Protect yourself and others
The County and state require you to wear face coverings in many public settings. The coverings help prevent the spread of COVID-19 and are part of our path to reopening San Diego. See full health order (PDF)
Face coverings need to cover your nose and mouth. They can be made of cloth. You can buy them or make yourself, or even improvise from household items like scarves, T-shirts, sweatshirts and towels. Medical grade masks should be saved for healthcare workers.
Improve How Your Mask Protects You
When choosing a mask, consider how well it fits, how well it filters the air, and how many layers it has. There are two important ways to make sure your mask work the best it can.
- Make sure it fits snugly against your face. There should not be any gaps that allow air in or out the edges of the mask.
- Pick a mask with layers to keep your respiratory droplets in and others’ out. A mask with more than one layer will stop droplets from getting inside our mask or escaping if you’re sick.
Mask Do’s and Don’ts
- Choose a mask with a nose wire
- Use a mask fitter or brace over a disposal or cloth mask
- Check that it fits snugly over nose, mouth, and chin
- Add layers of
- Use cloth mask that has more than one layer of fabric
- Wear a disposal mask underneath a cloth mask.
- Knot and tuck ear loops of a disposal mask to improve fit
- Combine two disposable masks
- Combine a KN95 with any other mask
When to wear
You need to wear a face covering in many settings outside your home. Places you need to wear a face covering include:
- Waiting in line to go inside a store.
- Shopping in a store.
- Picking up food at a restaurant.
- Indoors in a restaurant, except while seated and eating a meal.
- Waiting for or riding on public transportation.
- Riding in a taxi or other ride service vehicle.
- Seeking health care.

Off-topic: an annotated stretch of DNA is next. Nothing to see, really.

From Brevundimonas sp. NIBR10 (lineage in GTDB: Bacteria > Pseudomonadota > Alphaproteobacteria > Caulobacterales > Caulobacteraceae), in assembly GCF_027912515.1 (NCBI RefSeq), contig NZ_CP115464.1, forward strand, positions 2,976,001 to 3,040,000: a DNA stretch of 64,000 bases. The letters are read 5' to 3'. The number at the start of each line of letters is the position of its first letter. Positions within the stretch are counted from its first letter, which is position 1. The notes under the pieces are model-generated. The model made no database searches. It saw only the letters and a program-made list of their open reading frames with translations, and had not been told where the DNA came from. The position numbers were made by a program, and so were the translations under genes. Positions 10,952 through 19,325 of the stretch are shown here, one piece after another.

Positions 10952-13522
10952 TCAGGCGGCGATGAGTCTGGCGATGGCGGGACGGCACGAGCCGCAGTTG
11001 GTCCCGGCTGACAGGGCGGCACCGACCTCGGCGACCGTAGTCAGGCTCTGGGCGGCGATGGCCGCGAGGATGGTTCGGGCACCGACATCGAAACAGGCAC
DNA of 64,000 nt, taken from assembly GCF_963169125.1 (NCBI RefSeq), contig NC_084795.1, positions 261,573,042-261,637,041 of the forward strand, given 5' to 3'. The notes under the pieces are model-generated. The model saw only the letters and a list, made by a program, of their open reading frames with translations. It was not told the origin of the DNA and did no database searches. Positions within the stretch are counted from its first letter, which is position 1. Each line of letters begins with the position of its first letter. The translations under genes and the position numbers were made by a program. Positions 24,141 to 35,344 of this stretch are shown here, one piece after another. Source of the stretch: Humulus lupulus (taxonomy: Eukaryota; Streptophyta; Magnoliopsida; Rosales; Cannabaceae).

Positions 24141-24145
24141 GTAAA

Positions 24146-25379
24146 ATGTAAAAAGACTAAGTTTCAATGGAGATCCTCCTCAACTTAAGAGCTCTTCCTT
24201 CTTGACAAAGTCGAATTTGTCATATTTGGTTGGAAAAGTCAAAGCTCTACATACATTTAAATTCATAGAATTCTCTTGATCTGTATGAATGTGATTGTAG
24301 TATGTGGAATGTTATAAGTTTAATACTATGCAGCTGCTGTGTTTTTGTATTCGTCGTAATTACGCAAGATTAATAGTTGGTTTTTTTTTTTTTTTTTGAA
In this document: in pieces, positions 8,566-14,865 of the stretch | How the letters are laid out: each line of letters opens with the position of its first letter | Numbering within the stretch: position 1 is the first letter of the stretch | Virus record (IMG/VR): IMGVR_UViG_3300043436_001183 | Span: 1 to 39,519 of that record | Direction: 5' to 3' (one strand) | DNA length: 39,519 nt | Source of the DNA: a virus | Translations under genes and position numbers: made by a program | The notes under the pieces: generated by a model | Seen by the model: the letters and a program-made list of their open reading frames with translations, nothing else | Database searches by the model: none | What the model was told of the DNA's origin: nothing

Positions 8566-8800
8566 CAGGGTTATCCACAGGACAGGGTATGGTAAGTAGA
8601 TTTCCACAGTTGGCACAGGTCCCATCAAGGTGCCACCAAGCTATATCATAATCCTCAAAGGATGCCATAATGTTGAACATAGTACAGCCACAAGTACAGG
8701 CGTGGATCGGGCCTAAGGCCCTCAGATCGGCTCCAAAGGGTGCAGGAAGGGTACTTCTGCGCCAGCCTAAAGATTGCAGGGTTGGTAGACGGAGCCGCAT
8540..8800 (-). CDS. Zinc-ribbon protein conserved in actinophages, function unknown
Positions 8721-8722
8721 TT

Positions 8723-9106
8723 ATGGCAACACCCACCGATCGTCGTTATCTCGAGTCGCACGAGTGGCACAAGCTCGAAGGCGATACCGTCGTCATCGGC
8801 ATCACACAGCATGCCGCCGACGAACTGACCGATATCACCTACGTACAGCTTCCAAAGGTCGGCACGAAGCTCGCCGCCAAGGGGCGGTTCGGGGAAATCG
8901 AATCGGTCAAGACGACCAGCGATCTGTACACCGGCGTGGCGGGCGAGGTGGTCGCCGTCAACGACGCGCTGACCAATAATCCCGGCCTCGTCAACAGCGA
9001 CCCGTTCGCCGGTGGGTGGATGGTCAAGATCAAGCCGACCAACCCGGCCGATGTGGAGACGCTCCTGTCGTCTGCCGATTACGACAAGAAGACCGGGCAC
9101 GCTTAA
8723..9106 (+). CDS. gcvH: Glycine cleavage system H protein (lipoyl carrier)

- Going into facilities that are open.
- Working an
essential job that interacts with the public.
When they're not required
Face coverings are not required:
- At home.
- In the car alone or with members of your household.
- At work if you are in a room alone.
- For children under 2 years old, because of the risk of suffocation.
- Swimming, walking, hiking, bicycling or running by yourself or
with household members.
- When you're getting a service that involves your face that requires the mask to come off temporarily.
- For residents with a health condition that prevents wearing a mask.
- See state guidance for other exemptions.
Fully vaccinated people
Fully vaccinated people no longer need to wear a mask outdoors, except in certain crowded settings and venues.
- Require their employees, contractors, owners, and volunteers to wear a face covering at the workplace and when performing work off-site.
- Inform customers about the need to wear a face covering, including posting signs and advising those in line or in the store. Suggested flyers for posting English | Spanish
Everyone should help protect others by following health orders. We can’t expect law enforcement to make sure every person is wearing a face covering. But if you don’t wear one, you can be cited or not allowed into businesses, on transit or in other areas.
Why we're doing this
Many people who test positive for COVID-19 have no symptoms and could be spreading the virus to others without knowing it. A face covering blocks droplets when a person coughs, sneezes, sings or breaths.
Countries that advised or require their citizens to wear face coverings in public have been shown to be more successful in their response to the COVID-19 pandemic. When compliance is high, spreading of the virus slows.